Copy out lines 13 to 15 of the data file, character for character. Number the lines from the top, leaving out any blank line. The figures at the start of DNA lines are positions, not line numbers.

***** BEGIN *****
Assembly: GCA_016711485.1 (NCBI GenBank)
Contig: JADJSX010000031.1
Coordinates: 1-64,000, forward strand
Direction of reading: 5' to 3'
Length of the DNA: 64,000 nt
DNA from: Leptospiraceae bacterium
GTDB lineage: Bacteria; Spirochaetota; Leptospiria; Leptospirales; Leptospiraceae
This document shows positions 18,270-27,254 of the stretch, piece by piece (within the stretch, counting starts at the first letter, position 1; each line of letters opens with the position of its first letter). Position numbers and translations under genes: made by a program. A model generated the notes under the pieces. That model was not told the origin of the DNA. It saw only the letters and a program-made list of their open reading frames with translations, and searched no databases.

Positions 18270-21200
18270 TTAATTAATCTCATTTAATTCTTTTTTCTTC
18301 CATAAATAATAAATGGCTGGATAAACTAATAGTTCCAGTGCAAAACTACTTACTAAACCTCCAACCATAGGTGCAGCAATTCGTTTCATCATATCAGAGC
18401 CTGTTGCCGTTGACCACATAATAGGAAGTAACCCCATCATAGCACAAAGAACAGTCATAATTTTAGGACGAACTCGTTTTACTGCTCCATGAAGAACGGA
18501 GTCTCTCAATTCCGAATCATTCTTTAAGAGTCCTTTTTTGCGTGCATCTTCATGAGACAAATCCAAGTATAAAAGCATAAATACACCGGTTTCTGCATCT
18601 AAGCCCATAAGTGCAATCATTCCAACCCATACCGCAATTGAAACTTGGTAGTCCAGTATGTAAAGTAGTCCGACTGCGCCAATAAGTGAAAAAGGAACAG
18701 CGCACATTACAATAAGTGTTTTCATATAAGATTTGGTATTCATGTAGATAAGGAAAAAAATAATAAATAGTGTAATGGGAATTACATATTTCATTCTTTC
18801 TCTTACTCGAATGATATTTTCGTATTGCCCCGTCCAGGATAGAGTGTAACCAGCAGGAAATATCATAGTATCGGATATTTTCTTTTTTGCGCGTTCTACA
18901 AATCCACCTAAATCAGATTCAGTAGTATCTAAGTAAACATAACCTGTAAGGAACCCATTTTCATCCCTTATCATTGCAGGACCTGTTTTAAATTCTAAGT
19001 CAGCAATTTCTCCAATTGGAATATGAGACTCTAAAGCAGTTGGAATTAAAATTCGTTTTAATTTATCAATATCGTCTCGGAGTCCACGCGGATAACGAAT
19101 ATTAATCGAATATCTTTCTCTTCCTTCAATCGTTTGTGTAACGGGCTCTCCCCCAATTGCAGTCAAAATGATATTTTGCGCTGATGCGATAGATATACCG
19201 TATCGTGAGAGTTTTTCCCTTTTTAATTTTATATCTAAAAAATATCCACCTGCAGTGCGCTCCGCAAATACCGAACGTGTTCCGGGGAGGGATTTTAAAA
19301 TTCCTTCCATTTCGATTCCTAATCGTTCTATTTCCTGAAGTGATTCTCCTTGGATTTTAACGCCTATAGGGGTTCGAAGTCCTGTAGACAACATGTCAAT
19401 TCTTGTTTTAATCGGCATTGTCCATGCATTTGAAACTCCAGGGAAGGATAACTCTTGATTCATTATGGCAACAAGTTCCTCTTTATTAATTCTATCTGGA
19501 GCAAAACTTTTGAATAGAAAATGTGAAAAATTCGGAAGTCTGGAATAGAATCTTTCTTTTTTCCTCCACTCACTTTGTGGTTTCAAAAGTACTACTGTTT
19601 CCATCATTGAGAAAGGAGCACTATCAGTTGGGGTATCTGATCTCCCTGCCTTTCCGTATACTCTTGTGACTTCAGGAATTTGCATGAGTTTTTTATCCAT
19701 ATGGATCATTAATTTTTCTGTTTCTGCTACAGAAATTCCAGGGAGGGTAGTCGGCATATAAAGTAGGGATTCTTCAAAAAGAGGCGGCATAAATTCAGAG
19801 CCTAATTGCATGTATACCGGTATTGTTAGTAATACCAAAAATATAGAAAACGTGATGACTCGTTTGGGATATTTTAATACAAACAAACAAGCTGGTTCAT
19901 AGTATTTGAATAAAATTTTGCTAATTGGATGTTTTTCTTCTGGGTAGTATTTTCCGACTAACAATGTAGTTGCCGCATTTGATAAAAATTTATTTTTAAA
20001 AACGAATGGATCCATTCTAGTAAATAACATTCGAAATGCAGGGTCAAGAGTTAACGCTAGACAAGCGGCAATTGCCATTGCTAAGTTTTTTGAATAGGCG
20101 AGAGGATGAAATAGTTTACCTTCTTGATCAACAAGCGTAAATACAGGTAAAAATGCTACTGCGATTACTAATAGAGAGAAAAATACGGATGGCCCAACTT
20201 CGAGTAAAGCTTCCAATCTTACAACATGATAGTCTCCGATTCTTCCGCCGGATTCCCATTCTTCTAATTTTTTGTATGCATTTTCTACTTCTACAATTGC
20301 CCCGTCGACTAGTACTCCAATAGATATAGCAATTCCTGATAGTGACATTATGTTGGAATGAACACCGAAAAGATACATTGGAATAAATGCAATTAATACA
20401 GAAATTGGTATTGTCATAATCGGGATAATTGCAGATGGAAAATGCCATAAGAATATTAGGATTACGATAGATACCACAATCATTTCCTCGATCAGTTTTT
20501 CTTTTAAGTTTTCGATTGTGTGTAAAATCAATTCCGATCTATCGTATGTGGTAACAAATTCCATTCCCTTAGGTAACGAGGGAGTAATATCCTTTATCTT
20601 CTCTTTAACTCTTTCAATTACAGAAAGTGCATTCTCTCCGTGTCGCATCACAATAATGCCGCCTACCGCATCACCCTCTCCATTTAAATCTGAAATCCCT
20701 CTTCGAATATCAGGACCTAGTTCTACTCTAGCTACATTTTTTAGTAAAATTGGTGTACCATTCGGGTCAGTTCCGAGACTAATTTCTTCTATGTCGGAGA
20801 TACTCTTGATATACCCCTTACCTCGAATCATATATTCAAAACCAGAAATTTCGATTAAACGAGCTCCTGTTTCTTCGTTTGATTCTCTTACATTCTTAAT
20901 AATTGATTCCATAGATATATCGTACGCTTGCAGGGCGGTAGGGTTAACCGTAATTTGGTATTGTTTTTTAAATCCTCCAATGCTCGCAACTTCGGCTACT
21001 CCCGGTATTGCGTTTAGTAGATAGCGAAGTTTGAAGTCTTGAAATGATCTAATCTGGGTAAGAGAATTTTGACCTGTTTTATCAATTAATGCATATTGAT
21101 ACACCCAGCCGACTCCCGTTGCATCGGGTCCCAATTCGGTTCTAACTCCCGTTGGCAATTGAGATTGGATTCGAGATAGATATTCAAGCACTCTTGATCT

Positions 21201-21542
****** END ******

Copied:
18501 GTCTCTCAATTCCGAATCATTCTTTAAGAGTCCTTTTTTGCGTGCATCTTCATGAGACAAATCCAAGTATAAAAGCATAAATACACCGGTTTCTGCATCT
18601 AAGCCCATAAGTGCAATCATTCCAACCCATACCGCAATTGAAACTTGGTAGTCCAGTATGTAAAGTAGTCCGACTGCGCCAATAAGTGAAAAAGGAACAG
18701 CGCACATTACAATAAGTGTTTTCATATAAGATTTGGTATTCATGTAGATAAGGAAAAAAATAATAAATAGTGTAATGGGAATTACATATTTCATTCTTTC